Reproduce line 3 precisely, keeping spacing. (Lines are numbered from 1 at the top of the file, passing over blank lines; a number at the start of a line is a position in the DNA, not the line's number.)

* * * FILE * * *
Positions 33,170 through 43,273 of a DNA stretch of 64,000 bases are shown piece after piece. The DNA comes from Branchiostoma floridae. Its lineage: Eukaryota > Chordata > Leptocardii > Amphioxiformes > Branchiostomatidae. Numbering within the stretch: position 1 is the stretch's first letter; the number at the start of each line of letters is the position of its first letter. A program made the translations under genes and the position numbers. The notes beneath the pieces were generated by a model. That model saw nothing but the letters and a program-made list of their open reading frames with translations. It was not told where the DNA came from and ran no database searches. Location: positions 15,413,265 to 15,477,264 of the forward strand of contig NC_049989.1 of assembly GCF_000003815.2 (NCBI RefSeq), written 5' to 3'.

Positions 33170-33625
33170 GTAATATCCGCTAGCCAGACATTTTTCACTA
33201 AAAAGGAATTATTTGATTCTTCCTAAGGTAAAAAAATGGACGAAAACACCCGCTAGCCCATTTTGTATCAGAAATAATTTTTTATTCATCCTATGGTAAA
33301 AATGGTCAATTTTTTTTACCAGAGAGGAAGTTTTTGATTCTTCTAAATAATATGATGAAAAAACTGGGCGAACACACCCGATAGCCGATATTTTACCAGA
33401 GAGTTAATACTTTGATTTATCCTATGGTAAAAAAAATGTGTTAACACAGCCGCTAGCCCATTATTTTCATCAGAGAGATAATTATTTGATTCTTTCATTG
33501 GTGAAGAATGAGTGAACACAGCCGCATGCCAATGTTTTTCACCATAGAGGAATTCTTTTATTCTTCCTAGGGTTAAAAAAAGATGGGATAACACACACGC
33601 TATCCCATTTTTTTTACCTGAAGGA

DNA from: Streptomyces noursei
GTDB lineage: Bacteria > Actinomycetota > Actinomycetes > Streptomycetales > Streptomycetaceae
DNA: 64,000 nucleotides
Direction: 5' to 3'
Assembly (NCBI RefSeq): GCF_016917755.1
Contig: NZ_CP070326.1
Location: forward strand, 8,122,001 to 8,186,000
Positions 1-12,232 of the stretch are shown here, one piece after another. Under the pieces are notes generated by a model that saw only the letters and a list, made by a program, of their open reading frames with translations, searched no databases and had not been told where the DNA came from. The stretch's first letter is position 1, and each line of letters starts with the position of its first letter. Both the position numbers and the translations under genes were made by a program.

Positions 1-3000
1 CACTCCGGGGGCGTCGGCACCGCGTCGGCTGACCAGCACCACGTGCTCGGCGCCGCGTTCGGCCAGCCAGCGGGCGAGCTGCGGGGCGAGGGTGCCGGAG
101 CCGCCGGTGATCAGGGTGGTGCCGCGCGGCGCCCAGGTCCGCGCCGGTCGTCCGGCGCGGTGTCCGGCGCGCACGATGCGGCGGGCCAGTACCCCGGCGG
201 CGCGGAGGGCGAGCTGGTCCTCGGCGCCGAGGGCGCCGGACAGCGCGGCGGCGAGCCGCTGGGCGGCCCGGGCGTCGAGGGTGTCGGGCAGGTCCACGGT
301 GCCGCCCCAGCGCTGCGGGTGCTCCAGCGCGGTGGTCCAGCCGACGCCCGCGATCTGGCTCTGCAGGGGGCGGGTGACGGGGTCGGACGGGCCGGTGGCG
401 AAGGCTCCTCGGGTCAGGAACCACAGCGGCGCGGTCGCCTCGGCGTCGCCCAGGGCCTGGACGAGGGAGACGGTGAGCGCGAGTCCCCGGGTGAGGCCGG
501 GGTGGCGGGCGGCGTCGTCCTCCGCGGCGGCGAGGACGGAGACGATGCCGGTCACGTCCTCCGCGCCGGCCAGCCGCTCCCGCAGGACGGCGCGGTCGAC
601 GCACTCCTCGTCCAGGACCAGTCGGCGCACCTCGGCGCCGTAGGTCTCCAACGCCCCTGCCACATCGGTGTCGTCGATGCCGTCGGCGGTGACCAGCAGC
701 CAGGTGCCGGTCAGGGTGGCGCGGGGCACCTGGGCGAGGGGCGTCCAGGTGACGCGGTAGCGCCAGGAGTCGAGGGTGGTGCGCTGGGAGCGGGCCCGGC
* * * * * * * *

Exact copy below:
33170 GTAATATCCGCTAGCCAGACATTTTTCACTA